Since returning to Michigan close to 10 years ago, Teichmer has worked with multiple mental and behavioral health organizations. He’s currently a Suicide Prevention Facilitator at Summit Pointe in Battle Creek. The position he’s held with those organizations have helped him find the sense of belonging that had eluded him his entire life. This in turn led to the gradual softening of his social anxiety.
“In addition to learning those skills and having a job that gave me purpose, I started getting involved in a lot of different social aspects in my community,” Teichmer went on. “I would go out to these different community events and initiatives, and I would see some of the same people there, I’d see them at another venue. They’d seemed OK with me here, we got along there, and I developed a sense of belonging. So, that was another crucial step for me.”
How to help spread suicide prevention awareness
If you’ve ever wanted to help spread suicide prevention awareness but you don’t know where to start, Teichmer’s message over the years has remained the same: Get trained. One way to get trained is via the Question, Persuade and Refer (QPR) method. Here’s how Teichmer – a QPR master trainer and instructor – broke down the meaning behind the acronym.
Question: “The most important thing is, we need to ask the question and ask the question directly. Are you thinking of suicide, are you thinking of killing yourself?’ And we can’t be afraid to say those words,” Teichmer said. “We need to communicate to the person that, ‘Hey, if that’s what you’re going through, I want to know, I want to be here for you.’ Because a lot of times we’ll ask indirectly or in euphemistic ways. It’s kind of like, when we ask in these indirect ways, it gives off this subtle cue that says, ‘I’m kind of uncomfortable here talking about it, so just tell me you’re fine so we can go our separate ways.’ So, asking questions directly.”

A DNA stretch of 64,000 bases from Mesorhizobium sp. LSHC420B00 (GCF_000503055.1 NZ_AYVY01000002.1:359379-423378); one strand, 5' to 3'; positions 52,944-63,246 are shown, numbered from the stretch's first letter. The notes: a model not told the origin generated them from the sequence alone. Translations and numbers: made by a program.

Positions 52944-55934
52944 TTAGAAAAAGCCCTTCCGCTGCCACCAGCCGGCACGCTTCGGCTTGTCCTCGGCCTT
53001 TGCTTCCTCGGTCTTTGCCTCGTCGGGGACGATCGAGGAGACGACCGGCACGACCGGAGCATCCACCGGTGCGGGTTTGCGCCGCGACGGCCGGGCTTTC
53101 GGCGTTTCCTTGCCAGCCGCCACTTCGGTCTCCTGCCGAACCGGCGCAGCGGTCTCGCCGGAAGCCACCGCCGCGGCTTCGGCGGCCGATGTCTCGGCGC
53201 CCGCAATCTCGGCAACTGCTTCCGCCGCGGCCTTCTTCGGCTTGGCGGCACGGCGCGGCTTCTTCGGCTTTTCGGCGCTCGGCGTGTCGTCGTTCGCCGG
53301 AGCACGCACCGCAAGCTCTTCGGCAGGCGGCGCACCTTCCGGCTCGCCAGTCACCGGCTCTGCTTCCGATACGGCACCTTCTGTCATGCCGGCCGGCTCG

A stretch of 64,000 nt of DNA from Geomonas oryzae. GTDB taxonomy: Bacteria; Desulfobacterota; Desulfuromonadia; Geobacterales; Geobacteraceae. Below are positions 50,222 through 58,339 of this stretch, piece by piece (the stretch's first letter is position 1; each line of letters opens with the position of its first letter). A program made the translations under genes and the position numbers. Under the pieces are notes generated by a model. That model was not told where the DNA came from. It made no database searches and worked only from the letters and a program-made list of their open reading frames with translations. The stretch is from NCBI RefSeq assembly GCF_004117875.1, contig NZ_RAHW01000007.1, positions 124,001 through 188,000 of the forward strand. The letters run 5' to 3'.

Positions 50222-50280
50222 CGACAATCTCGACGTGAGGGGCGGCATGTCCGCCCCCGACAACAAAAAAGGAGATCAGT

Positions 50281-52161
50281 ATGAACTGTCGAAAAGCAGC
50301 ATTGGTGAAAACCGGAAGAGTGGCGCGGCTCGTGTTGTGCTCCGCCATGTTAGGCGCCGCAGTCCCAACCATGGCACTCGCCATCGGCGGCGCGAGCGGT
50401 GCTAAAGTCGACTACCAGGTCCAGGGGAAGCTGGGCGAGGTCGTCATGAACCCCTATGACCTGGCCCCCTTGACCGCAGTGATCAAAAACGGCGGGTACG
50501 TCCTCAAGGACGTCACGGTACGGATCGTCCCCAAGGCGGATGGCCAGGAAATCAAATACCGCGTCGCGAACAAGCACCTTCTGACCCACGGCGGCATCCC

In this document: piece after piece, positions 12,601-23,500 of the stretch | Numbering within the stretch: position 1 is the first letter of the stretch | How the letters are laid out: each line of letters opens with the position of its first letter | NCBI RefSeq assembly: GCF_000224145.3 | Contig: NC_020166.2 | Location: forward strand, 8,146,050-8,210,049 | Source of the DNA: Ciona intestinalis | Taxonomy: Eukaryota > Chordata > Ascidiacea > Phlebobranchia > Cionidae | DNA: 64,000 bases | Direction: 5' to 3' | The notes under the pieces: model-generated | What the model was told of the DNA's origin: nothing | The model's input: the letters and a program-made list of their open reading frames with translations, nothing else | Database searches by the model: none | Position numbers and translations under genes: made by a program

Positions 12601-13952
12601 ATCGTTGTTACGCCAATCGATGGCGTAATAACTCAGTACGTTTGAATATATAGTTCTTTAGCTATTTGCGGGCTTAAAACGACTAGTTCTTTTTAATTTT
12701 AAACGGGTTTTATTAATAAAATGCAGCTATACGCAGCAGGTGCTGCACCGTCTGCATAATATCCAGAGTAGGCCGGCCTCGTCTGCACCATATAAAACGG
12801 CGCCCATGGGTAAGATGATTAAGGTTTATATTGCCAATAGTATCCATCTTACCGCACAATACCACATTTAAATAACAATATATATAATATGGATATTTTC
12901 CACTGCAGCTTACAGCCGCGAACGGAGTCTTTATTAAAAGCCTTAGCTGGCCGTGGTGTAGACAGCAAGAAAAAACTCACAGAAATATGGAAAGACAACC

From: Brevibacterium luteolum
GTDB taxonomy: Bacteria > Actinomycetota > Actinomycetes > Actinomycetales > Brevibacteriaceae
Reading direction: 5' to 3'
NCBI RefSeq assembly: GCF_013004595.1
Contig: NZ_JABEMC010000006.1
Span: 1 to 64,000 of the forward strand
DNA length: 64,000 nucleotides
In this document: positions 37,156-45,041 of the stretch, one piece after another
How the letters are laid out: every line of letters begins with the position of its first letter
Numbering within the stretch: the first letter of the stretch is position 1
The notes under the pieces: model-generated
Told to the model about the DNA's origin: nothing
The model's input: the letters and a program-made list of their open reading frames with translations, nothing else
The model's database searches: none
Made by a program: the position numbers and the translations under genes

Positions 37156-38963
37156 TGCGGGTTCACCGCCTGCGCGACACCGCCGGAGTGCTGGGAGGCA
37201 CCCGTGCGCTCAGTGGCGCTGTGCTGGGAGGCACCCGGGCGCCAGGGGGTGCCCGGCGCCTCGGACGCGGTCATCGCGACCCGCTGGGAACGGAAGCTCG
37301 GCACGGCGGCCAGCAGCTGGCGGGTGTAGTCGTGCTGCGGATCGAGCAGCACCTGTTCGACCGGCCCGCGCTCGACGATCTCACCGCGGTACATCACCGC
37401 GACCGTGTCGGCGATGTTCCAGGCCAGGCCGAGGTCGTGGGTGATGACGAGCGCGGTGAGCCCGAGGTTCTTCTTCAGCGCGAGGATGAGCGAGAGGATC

Persuade: “And then persuading the person to want to accept your help. One of the myths of suicide is that once someone has that decision made, there’s nothing we can do. And I would say that’s the farthest thing from the truth,” he said. “We cannot interview suicide decedents, but we can interview the next closest proxy, people who have survived suicide attempts. And the pattern we hear over and over is that, for most people facing a suicide crisis there is ambivalence. There may be that desire to die, but there is that desire to live simultaneously. So, the idea that there is nothing you can do is the farthest thing from the truth.”
Refer: “Referring them to competent treatment and support sources. Mental health treatment might look different in different communities, but if somebody is thinking of suicide, we need to take that as a serious potential crisis, and we need to get them connected to professional support,” he said, before comparing QPR to CPR.
“QPR that acronym was chosen specifically to parallel the acronym CPR. Everyone knows what CPR is, you’re taught to recognize the warning signs of cardiac crisis and you learn the exact steps you need to take. When someone’s applying bystander CPR, that is life-saving support. When we apply QPR, that is life-saving support. But when somebody’s providing CPR, there is also somebody that is probably calling 9-1-1 and medical professionals are going to come in and help save the life. I think suicide crises should be looked at no differently. We can provide that life-saving support when we ask that question directly, when we really listen to that person, but ultimately, we still need to get them connected to life-saving support.”
Call or text the 988 Suicide & Crisis Lifeline for support anytime 24/7 if you or someone you know may be experiencing thoughts of suicide.
Photo credit: Scott Teichmer
Related to Suicide Prevention Month: